Irish fantasist Kiernan (The Poison Throne, 2010, etc.) explores the dynamics of love and loss.
In 1974, 15-year-old identical twins Pat and Dom move with their family into a drab summer cottage after their senile grandmother inadvertently burns down their house. Nerves still raw from the disruption of their lives and the loss of their home, the twins start to have strange dreams. Then Pat hears Dom talking in the night and sees a goblin-boy peering down from the bunk above him. The harrowing series of events that follows convinces Pat that he’s losing his brother: Dom becomes possessed by a 10-year-old boy stuck in a gray fog that’s neither this world nor the next, endlessly searching for his twin, a soldier who died in the trenches of World War I. Pat’s narration is marked by vivid descriptions and consistently polished, well-paced prose: “Yesterday morning, I’d had a brother. I’d had a best friend. He’d been fun. He’d been interesting: my slow-burn, articulate counterweight. Now I was lopsided, a boat with one paddle, rowing frantically and spinning in a slow, maddening circle around the space that should have been him.” The otherworldly goings-on are grounded in the family lives of the village their Nan grew up in, adding intriguing nuances to the psychological drama.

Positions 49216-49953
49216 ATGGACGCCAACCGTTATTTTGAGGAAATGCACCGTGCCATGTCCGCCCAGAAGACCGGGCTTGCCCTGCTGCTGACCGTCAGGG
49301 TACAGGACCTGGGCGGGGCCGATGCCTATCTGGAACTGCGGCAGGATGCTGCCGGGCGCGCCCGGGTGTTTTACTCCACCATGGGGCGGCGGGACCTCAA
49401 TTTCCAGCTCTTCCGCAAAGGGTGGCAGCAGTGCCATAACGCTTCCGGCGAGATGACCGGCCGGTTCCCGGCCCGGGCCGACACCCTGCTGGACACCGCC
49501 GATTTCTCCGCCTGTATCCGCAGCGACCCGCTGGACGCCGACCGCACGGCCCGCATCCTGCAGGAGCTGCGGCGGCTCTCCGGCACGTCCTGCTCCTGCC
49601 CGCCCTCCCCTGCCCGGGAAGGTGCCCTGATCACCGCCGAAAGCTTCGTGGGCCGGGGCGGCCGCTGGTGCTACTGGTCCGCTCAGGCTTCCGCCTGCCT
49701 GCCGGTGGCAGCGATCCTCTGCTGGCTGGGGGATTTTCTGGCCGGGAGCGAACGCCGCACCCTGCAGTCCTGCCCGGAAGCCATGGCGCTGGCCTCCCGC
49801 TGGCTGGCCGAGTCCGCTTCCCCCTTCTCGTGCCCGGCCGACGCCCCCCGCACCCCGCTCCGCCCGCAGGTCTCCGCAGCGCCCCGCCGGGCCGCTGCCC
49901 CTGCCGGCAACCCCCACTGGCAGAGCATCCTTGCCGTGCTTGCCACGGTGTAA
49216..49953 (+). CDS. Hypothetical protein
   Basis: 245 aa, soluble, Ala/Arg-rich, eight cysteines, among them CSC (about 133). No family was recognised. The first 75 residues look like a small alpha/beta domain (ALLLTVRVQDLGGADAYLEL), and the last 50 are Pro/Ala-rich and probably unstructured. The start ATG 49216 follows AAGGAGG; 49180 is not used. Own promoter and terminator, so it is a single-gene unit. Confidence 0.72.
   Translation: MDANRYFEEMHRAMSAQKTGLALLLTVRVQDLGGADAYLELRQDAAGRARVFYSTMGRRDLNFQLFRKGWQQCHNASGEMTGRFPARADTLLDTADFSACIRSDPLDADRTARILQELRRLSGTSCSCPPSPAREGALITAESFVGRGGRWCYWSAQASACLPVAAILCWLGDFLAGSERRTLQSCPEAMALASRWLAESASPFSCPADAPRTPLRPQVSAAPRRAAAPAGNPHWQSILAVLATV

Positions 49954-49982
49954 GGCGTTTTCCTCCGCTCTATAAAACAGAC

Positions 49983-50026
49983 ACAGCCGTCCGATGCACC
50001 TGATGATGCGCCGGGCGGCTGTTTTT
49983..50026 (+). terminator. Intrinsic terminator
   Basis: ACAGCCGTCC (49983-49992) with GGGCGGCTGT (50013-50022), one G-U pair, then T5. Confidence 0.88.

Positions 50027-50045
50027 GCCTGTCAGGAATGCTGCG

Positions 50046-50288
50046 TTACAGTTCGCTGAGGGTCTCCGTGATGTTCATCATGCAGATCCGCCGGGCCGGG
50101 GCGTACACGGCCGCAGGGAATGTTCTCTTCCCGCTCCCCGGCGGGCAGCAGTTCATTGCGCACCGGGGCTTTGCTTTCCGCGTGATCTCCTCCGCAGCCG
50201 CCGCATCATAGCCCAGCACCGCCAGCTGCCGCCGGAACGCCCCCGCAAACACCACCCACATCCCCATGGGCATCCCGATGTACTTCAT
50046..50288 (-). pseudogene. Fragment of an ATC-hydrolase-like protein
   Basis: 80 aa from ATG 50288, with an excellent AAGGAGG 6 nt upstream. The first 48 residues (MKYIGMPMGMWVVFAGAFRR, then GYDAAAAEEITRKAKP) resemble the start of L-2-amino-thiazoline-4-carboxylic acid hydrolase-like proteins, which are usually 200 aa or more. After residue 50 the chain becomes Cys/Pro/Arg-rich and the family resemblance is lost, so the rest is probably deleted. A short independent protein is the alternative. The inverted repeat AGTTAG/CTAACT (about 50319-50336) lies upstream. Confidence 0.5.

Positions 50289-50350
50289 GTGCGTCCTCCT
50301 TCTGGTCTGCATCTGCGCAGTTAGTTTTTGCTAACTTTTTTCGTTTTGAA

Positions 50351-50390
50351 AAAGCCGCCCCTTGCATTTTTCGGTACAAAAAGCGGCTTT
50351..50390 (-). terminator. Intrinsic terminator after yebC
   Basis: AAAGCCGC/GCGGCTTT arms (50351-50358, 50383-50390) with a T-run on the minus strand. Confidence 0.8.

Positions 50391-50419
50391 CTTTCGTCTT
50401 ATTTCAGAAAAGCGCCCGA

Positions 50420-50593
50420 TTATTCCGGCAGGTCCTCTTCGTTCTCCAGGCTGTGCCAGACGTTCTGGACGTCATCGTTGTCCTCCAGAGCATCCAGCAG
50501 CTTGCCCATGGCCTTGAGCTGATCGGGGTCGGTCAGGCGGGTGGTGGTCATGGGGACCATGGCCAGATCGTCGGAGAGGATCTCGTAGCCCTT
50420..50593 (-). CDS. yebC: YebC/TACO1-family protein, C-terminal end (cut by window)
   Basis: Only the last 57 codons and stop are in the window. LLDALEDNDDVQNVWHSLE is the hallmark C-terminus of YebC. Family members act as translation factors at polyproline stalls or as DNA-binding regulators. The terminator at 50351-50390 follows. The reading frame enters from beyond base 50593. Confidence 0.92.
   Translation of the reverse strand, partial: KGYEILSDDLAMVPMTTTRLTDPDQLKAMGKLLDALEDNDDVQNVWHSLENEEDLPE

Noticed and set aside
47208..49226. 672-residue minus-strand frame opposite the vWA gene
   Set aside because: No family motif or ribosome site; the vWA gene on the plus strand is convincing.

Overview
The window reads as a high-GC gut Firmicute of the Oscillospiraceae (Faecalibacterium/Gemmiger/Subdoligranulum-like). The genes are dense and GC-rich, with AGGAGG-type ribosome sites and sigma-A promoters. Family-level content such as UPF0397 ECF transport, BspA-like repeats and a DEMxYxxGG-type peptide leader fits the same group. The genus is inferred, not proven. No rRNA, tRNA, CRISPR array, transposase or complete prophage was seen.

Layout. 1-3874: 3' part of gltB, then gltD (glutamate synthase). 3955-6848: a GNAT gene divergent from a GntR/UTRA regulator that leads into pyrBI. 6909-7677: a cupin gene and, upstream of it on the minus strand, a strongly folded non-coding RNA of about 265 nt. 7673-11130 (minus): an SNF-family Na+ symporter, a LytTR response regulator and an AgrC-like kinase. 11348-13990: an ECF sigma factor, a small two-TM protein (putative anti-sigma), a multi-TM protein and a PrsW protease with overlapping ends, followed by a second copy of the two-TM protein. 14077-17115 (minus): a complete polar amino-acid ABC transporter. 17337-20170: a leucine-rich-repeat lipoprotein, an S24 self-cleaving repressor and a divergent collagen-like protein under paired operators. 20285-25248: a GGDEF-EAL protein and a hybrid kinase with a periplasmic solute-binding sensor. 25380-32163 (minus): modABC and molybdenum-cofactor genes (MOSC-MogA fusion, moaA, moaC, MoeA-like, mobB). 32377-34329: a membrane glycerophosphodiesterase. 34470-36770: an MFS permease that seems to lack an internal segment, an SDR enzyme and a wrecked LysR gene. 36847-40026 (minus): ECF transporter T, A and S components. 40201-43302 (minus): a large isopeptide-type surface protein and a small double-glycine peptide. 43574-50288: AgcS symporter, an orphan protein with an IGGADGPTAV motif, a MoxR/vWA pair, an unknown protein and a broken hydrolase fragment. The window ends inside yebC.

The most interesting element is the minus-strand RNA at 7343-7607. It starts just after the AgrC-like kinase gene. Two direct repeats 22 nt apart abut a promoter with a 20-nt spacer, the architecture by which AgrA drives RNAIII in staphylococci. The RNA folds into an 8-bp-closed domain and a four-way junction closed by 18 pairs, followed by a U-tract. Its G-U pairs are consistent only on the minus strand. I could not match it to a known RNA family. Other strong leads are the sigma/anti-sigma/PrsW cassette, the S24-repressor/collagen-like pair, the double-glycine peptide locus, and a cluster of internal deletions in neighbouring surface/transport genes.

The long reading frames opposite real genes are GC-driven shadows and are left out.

A gripping, highly original ghost story. (Fantasy. 12 & up)